It’s no big secret that I am a tall person. Rather, I mentioned this in my ‘Portrait Of’ presentation; one is bound to hear me before they see me. But when someone does see me, it’s usually about half a head above everyone else. Everything about me is like this: I am loud, tall and energetic. I am possibly one of the least subtle people alive.
And people notice. Be it at family events or at school, my height is something that people never fail to mention. One time, my mom was introducing my brother and I to a lady at a family friend’s place. She introduced us as the “Older and younger child”. The lady took one look at us and responded with: “Are you sure?”
Really? Are you sure? My mom went through a lot on those May and February nights. When my brother fractured his arm, everyone we told had to make sure it was my brother we were talking about, not me. Because it would be totally understandable that I would get myself hurt, but never him! It’s always the energetic one who has to mess things up, no?
What gets me every time is that someone mentions my height, they comment on how it must be such a good thing to be, and how it ‘must be so nice’ to be as tall as I am. For the most part, it really is. I do enjoy my height. What I do not enjoy, however, is that some people automatically assume that being tall means that I will be aggressive and tough, that I will resort to using my body as a method to intimidate people. I do everything in my power to make people not think of me like this. I am physical, and will proudly punctuate my words and thoughts with a physical action (I liken myself to Mrs. Reichelt in that regard, throwing her arms forward with a massive grin at the mere thought of Physics). When I am passionate about something, I make it obvious. However, I never intend to be intimidating or overwhelming. This is why I am so shocked to hear that people get this notion, simply because of my size or actions.
People have asked me if I am going to become a policeman or a wrestler or any job of that physical caliber. People who I have just met, making me feel slightly unsafe in being who I am. I don’t want to be known to others as that tall brown kid – I’d rather have people know me for who I am, and what I do. So here’s a perspective from up here: It’s not as great as people make it out to be. It’s really not this amazing advantage that I get over people. If anything, it works against me as much as it does for me. People always comment how funny I look reaching over to do anything, how disproportional my legs are compared to the rest of me (My legs are longer than a boy in school who pushes 6′ 8″), and how I must be great at basketball. And this used to make me feel like a lesser-than. It made me feel excluded and scrutinized for something that I had no control over.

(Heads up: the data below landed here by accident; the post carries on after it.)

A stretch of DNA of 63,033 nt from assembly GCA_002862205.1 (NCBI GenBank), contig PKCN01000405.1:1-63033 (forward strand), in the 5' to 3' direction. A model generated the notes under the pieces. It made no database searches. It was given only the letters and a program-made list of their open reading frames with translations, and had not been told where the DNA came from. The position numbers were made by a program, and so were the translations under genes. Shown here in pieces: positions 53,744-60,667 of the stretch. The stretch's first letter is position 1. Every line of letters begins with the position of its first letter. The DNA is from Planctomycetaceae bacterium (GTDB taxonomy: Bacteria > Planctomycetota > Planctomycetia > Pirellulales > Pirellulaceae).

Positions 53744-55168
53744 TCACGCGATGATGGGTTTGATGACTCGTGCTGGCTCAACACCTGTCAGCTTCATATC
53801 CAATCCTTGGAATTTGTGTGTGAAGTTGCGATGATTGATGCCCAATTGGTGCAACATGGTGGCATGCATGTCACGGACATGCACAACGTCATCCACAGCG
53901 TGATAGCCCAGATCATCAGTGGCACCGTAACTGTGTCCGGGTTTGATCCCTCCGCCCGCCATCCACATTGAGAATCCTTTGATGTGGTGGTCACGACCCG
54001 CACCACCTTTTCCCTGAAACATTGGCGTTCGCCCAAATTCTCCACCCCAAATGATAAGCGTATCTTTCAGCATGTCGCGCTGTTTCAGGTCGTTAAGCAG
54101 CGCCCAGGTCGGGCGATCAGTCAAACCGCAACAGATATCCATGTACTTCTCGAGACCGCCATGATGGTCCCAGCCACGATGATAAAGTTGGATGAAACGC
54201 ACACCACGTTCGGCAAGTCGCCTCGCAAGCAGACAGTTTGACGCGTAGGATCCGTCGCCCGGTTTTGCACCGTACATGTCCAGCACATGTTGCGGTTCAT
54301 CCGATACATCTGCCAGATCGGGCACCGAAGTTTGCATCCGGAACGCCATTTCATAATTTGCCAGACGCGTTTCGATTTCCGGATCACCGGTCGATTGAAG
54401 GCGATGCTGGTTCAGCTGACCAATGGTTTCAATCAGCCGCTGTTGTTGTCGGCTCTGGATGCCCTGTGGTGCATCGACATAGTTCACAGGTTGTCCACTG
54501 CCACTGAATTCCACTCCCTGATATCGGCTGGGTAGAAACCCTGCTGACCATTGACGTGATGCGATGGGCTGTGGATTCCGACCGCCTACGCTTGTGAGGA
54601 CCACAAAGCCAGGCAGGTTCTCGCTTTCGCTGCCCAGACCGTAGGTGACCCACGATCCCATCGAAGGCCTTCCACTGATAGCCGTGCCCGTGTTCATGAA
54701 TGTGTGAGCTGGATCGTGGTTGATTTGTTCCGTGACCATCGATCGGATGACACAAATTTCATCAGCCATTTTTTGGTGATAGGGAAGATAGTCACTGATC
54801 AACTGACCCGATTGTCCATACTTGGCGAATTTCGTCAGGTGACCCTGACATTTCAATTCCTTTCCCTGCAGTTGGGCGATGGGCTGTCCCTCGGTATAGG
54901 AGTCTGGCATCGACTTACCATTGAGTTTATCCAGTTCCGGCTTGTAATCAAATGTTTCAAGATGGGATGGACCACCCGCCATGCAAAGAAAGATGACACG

Being different is both wonderful and terrible. It sets you apart from other people, but also sets you up for judgement and people having preconceived thoughts about you. It’s a question I’ve always had; why can’t I just be normal? What does it even mean to be normal? To blend into the background and not make too much noise? And using that definition, do I even want to be normal?
A quote from a book I have read explains this rather well: “Every parent, when they have [a child], wants their child to be the smartest, the fastest, the brightest, the best at everything. But just under that thought is the want for them to just be normal. Normal enough to have a happy life and never have to face judgement” (Derek Landy). I’m rather certain I was born to be anything but normal. Even the day I was born, I let out an ear splitting cry which was enough for the doctor to tell my parents “I will check the rest of him later, but I can tell you his lungs are really strong”. I was born large and loud, and grew to be confident and expressive. I no longer get a shot at fading into the background and being ‘normal’. It would be a disservice to the person I will someday become if I were to try to suppress my personality.
That being said, I can just pray that the sheer energy that comes with being an Areeb will never scare anyone. Know that you, the reader of this, should never feel intimidated or scared in my presence. And while I talk about being above people physically, know that I am nothing more than equal to all of you in every other respect. So feel free to comment on my oversized legs or too loud voice – things like these just make me proud to be me.
But hey, that’s just a perspective from up here.